Category Archives: Change
I always thought that I would automatically get respect from students when I walked the coridoors of a school because I was a teacher. That was not the case. You have to work hard to get respect. You have to say “hi” and get to know names of kids. You have to pay attention. You have to stop and talk to students during recess or any chance you get. Don’t be an authoritarian. Respect will come. Things become easier.
“Do you have control over your class?” “ She does not have control over her class.” “ He does not control his class at all.” “ You need control over your students.” I have heard questions and statements like these a lot in my teaching career. It would appear that teaching is all about control, control, control. It is not. It is about building relationships with students. Learning follows. Get away from the “mind set” of control. Then sit back and watch the results.
For more on this topic see Beyond Discipline: From Compliance to Community, Alfie Kohn, http://amzn.to/kLSQzD as recommended by Scott McLeod below. @mcleod
I haven’t blogged much lately. However, I did have a very productive blogging period from January to April. I don’t have much to say right now but I’m still here, thinking. The end of the year is always busy with exams, paper work, etc. I am tired. We have lots of daylight, too. This always throws off my sleeping habits a little. I am sleepy a lot, as well as my students. But I’m still here.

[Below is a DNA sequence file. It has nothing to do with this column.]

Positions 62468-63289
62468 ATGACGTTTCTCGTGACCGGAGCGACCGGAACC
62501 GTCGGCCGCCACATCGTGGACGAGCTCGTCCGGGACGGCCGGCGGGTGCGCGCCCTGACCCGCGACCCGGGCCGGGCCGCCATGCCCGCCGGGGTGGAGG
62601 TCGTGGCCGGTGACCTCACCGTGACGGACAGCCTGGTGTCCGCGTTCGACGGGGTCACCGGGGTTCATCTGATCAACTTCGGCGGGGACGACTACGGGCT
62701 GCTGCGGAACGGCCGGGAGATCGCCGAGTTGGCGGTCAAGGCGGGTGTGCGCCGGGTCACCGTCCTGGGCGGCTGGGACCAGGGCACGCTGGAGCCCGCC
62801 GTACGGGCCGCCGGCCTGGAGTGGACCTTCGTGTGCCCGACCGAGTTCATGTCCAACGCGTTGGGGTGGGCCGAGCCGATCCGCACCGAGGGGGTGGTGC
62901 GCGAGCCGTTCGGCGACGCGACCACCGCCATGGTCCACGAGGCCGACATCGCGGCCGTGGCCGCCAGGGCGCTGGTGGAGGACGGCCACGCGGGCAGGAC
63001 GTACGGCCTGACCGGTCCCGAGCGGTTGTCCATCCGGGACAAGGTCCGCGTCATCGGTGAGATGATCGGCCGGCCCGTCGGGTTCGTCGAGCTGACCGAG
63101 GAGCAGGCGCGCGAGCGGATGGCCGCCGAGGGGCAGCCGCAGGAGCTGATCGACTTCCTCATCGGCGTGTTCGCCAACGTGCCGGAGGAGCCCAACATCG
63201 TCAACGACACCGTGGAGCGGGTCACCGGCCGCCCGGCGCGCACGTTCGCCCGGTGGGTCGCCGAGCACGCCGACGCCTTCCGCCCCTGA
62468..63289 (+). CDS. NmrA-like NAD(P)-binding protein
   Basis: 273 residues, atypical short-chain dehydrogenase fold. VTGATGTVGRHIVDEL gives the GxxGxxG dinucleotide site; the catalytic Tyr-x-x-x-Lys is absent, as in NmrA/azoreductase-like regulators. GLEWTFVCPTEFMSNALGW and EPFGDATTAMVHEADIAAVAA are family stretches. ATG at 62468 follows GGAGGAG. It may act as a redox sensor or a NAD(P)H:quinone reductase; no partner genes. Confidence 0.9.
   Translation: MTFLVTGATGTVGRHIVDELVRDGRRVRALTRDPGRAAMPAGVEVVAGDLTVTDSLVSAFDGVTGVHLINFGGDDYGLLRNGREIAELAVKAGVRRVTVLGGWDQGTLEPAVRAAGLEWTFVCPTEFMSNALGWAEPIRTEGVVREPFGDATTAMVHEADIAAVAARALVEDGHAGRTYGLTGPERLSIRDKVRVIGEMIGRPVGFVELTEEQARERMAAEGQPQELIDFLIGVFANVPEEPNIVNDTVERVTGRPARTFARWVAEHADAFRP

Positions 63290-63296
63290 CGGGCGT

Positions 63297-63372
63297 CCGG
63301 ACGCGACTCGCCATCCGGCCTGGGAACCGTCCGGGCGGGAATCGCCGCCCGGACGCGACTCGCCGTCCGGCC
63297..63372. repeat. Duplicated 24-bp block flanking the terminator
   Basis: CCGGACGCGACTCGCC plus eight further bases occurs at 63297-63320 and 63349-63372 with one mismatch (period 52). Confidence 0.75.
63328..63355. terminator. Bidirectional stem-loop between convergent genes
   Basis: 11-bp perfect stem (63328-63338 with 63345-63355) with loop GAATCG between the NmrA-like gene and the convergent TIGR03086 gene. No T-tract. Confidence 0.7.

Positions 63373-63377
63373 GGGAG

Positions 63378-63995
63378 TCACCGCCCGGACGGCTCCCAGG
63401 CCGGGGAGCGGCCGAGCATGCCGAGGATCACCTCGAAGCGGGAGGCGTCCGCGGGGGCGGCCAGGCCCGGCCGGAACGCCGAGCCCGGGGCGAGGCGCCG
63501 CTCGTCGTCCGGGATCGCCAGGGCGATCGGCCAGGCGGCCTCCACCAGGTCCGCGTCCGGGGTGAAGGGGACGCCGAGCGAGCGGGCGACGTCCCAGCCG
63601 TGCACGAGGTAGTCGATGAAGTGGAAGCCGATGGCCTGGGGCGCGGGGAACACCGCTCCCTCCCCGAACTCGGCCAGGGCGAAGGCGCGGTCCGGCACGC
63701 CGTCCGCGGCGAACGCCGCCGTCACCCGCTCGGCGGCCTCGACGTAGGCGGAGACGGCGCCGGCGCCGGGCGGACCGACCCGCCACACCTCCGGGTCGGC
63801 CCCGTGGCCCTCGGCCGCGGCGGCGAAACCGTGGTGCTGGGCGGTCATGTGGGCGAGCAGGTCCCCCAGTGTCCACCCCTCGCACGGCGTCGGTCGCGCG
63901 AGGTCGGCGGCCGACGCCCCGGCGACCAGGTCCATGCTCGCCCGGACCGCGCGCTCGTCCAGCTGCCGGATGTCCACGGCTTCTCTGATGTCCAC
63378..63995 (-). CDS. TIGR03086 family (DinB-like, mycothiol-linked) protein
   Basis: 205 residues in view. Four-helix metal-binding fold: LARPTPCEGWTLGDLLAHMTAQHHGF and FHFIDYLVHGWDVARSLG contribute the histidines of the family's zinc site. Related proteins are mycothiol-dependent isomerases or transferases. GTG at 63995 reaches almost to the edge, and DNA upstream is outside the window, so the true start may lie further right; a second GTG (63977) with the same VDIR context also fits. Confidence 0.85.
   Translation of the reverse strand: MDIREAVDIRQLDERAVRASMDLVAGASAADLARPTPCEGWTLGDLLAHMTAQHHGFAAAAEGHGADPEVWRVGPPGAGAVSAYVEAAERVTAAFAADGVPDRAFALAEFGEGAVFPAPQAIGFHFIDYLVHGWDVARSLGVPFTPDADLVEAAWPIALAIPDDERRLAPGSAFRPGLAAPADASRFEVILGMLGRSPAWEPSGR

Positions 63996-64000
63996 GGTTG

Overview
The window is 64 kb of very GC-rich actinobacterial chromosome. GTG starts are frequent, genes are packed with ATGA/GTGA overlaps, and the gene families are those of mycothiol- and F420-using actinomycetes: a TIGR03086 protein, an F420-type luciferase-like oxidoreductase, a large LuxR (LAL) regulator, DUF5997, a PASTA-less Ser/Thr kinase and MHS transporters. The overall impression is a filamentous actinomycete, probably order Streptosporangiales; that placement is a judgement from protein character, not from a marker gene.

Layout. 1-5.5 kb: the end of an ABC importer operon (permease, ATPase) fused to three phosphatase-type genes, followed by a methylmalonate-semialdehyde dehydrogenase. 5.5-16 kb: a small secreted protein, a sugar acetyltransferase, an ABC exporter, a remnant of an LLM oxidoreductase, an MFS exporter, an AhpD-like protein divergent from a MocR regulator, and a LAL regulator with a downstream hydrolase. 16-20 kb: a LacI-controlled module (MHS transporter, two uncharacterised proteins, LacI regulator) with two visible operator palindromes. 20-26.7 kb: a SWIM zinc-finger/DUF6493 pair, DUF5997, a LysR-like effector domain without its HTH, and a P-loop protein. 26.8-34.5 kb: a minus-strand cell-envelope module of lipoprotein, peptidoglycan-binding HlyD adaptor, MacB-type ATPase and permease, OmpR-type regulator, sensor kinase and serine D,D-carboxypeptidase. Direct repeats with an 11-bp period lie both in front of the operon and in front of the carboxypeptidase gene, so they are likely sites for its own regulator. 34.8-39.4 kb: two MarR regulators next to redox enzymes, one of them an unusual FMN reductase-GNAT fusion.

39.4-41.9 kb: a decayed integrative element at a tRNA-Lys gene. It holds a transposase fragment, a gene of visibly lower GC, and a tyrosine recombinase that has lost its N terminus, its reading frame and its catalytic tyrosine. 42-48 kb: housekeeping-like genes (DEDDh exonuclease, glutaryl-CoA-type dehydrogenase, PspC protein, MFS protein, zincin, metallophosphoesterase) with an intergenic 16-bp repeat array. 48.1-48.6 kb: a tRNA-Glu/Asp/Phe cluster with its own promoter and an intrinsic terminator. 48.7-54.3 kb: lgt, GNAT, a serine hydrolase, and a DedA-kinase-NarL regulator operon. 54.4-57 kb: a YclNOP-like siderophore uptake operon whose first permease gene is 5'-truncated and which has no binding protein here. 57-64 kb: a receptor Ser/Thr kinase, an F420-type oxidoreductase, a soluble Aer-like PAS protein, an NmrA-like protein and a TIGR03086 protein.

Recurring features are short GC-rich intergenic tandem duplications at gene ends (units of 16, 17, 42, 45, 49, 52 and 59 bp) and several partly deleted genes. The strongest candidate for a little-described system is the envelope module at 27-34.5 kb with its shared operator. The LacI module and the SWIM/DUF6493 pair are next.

Here is a little fun I had while visiting Montreal recently. Yes, I get a pie in the face.
What I write in this post is not original; it is a reminder. Banning Facebook in school is not a solution to anything. If you think banning it will make it go away, you are mistaken. Students are using Facebook, blindly. They are building their online presence, now! Why are we not teaching them to be responsible digital citizens?
1. We don’t have any cross-town school rivals. We are the only game in town.
If we want to play a sport against another high school, we have to fly to them or they fly to us.
2. We do have buses. Some students, however, choose to use their snowmobiles or 4 wheelers (in the fall) to get to school.
3. We do not get as many snow days as people might think. I think we had 1.5 so far this year.
4. Students call teachers by their first names. They call me Brian, not Mr. Barry. (I love that.)
5. My students’ first language is Inuktitut.
6. The grade nines go on 2 “day” trips a year. The first trip we learn how to build an Igloo; The second trip we go ice fishing. This happens in April.